Category Archives: family

Curbing the Homework Battles with High Ability Kids

gtchat 03282017 Homework

 

It’s no secret to parents of gifted kids that they often do not like or even feel the need to do homework and what may start as a simple assignment can quickly escalate to a full blown battle. Assessing the value of homework represents a great divide in education; expectations are rarely met. The purpose of homework is usually to reinforce lessons learned in class, but is this necessary for high-ability kids?

The effects of homework for our youngest students are unproven. Many believe time could be better spent in play and socialization activities. Homework may be more valuable at the secondary level for students considering higher education or to learn better work habits.

Socio-economic status can have a profound effect on the benefits of homework; many students must work and not all families have access to resources, such as Internet access at home, necessary to complete homework assignments.

Many believe that homework aids in student achievement. There are, however, many factors involved in  realizing value from homework ~ i.e., subject matter, student ability. The quality of the homework assigned and an individual student’s needs affect the beneficial aspects of homework.

Should high ability students be required to do homework? Redundant, busy work provides few benefits to these students. They tend to work well independently in areas of interest. Meaningful, challenging work would provide greater benefits. High-ability students are often overloaded with homework; and experience high levels of stress, anxiety, health problems, and feelings of alienation.

Teachers can offer alternatives to homework. Younger students need to be actively engaged in ‘play’ time. Older students should be allowed to pursue passions so that they will be motivated to work outside classroom.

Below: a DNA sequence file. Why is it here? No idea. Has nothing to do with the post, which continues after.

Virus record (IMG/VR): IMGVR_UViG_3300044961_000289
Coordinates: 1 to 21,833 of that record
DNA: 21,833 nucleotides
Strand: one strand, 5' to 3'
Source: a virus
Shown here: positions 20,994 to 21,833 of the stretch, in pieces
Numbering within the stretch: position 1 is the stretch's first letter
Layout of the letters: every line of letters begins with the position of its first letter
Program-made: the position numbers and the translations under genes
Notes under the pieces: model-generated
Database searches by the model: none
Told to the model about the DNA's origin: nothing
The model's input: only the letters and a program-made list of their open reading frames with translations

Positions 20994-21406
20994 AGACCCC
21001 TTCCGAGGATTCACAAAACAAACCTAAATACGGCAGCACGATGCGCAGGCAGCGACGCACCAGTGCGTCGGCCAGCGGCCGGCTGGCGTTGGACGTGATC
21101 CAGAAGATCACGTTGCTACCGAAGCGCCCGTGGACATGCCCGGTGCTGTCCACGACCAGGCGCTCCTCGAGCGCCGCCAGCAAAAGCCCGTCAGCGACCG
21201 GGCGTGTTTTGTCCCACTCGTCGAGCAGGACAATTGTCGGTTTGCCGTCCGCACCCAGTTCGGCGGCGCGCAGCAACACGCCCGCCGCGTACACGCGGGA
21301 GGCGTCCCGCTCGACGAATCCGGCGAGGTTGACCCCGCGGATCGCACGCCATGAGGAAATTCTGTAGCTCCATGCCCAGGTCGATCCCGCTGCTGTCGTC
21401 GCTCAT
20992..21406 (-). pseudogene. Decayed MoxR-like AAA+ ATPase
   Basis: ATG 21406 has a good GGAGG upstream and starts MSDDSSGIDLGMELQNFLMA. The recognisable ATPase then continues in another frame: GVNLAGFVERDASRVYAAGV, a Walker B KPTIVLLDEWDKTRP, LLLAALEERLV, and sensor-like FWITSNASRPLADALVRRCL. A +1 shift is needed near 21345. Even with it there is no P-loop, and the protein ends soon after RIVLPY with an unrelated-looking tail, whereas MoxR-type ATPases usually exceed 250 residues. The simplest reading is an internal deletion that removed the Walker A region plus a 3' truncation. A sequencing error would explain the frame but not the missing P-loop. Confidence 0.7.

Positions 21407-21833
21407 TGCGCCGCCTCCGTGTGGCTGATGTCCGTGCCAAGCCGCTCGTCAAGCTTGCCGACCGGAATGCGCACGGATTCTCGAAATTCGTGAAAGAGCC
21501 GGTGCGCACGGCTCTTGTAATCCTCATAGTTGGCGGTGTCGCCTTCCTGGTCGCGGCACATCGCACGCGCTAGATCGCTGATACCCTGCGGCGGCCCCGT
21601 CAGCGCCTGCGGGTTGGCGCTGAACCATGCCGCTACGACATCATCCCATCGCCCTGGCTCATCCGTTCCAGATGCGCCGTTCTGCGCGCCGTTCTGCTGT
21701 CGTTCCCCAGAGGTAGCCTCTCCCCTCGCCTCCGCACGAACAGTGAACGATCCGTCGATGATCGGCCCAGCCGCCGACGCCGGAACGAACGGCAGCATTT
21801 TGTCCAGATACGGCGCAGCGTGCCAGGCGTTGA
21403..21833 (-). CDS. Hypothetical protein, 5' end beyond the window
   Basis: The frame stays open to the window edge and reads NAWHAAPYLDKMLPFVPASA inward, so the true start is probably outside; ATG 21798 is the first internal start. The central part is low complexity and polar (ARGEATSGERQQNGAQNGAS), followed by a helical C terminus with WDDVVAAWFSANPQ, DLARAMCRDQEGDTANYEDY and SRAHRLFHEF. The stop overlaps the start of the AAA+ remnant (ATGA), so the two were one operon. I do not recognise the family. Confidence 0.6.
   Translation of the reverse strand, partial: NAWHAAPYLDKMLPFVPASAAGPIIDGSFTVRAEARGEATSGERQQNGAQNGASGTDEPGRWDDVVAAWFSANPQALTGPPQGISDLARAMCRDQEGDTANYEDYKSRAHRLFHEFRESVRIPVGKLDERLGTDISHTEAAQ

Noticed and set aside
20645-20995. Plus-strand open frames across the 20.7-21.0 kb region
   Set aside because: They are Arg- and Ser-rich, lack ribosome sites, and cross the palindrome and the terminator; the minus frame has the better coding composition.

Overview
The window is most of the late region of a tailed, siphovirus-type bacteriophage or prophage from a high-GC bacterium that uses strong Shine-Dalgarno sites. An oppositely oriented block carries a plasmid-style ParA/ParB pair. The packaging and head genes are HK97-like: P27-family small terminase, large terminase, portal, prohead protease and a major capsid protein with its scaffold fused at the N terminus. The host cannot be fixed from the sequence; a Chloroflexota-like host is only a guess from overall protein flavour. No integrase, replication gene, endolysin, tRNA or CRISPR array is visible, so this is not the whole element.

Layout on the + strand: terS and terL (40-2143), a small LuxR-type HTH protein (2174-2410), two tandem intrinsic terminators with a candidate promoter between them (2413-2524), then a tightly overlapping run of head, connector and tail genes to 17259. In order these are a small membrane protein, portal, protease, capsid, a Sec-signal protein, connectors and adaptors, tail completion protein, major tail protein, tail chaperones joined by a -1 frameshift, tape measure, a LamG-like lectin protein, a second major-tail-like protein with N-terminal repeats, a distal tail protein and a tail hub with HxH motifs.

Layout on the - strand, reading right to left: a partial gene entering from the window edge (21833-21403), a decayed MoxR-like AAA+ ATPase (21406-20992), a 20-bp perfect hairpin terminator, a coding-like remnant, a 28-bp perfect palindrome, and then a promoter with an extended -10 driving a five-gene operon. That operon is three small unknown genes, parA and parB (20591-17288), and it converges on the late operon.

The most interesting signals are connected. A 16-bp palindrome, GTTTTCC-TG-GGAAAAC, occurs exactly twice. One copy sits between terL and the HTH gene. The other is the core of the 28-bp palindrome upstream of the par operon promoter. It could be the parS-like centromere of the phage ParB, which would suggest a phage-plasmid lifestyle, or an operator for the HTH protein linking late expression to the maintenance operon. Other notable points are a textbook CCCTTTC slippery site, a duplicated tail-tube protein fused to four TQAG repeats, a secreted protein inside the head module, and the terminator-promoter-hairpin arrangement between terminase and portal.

Homework is probably here to stay for the immediate future but educators are definitely taking a second look at when and what type of homework to give. A transcript of this chat may be found on our Storify page.

Global #gtchat Powered by the Texas Association for the Gifted and Talented  is a weekly chat on Twitter. Join us Tuesdays at 8E/7C/6M/5P in the U.S. and Wednesdays at 13.00 NZDT/11.00 AEDT/1.00 UK  to discuss current topics in the gifted community and meet experts in the field. Transcripts of our weekly chats can be found at Storify. Our Facebook Page provides information on the chat and news & information regarding the gifted community. Also, checkout our Pinterest Page and Playlist on YouTube.

Head Shot 2014-07-14  About the author: Lisa Conrad is the Moderator of Global #gtchat Powered        by TAGT and Social Media Manager of the Global #gtchat Community. She is a longtime  advocate for gifted children and also blogs at  Gifted Parenting Support. Lisa can be contacted at: gtchatmod@gmail.com

 

Links:

Homework or Play?

Homework: is it worth the hassle?

The question of homework: Should our kids have it at all?

31 Things Your Kids Should Be Doing Instead of Homework

The Power of Play: How Spontaneous, Imaginative Activities Lead to Happier, Healthier Children (pdf)

What Research Says about the Value of Homework: Research Review

When Homework Is Useless

Down with Homework: Teacher’s Viral Note Tells Of Growing Attitude

Homework Hardships

Parents in Spain go on Homework Strike

3 Scary Ways Homework Is Harming Your Family’s Health

Are Young Kids Doing Too Much Homework?

The Value of Homework

The Homework Gap: The ‘Cruelest Part of the Digital Divide’

Millions of Children Can’t Do Their Homework because They Don’t have Access to Broadband Internet

A New Program and a New Approach to Homework

Sprite’s Site: Sprite on the Subject of Homework!

Cybraryman’s The Homework Debate Page

You Probably Believe Some Learning Myths: Take Our Quiz to Find Out C BY-NC-SA 2.0

Graphic courtesy of Lisa Conrad.

New Year, New Resolve

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The first chat of 2017 saw many familiar faces from across the U.S. and the globe! It was exciting to see many participants who had not been able to join us in recent months and their presence is always appreciated. All participants shared ways in which they would resolve to serve and advocate for gifted children in the new year. You may review a transcript of the chat at Storify and take a moment to check out the links from the chat below.